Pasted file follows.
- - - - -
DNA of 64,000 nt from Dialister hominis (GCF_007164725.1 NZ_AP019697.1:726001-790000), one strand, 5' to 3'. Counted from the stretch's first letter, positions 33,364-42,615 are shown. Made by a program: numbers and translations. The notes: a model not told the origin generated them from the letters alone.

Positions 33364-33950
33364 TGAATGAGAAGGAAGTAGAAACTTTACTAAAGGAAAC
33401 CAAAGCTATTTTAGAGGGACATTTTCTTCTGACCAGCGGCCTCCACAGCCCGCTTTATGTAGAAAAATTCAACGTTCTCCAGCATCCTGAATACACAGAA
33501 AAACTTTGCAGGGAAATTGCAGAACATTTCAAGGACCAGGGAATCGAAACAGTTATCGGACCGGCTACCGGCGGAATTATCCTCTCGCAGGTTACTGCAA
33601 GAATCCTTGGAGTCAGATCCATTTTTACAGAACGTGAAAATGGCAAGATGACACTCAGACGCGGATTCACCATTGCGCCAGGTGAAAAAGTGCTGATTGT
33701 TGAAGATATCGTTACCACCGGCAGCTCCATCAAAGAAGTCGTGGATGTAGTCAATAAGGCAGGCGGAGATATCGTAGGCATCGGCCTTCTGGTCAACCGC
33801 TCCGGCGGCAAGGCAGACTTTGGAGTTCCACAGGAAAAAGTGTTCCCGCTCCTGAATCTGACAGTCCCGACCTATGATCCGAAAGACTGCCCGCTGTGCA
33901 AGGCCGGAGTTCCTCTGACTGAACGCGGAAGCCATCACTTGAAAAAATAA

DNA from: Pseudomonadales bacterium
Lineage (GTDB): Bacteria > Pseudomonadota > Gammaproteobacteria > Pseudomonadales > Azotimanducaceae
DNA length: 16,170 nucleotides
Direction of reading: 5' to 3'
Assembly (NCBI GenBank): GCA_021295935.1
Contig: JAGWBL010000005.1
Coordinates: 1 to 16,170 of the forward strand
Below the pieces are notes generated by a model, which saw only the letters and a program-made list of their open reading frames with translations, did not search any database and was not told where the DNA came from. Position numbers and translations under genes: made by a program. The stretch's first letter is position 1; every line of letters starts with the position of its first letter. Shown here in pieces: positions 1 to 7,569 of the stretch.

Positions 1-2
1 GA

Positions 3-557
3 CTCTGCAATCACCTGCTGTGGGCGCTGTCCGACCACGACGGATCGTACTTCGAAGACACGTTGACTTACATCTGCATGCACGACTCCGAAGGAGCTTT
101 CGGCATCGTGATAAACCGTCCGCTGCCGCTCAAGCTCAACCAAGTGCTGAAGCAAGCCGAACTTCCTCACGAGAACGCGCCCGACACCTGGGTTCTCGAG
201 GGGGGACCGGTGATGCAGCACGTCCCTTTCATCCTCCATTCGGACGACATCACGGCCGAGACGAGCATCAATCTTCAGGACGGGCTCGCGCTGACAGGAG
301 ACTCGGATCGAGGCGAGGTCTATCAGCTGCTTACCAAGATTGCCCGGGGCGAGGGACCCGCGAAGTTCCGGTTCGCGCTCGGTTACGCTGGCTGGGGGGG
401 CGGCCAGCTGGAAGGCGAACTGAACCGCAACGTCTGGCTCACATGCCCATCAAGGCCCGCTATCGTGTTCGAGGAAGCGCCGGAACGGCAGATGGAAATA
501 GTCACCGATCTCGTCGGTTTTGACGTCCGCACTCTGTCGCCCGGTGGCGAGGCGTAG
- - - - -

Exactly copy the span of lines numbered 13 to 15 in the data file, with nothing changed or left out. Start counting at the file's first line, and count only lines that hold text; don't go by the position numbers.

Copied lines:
Direction of reading: 5' to 3'
Assembly (NCBI GenBank): GCA_021295935.1
Contig: JAGWBL010000005.1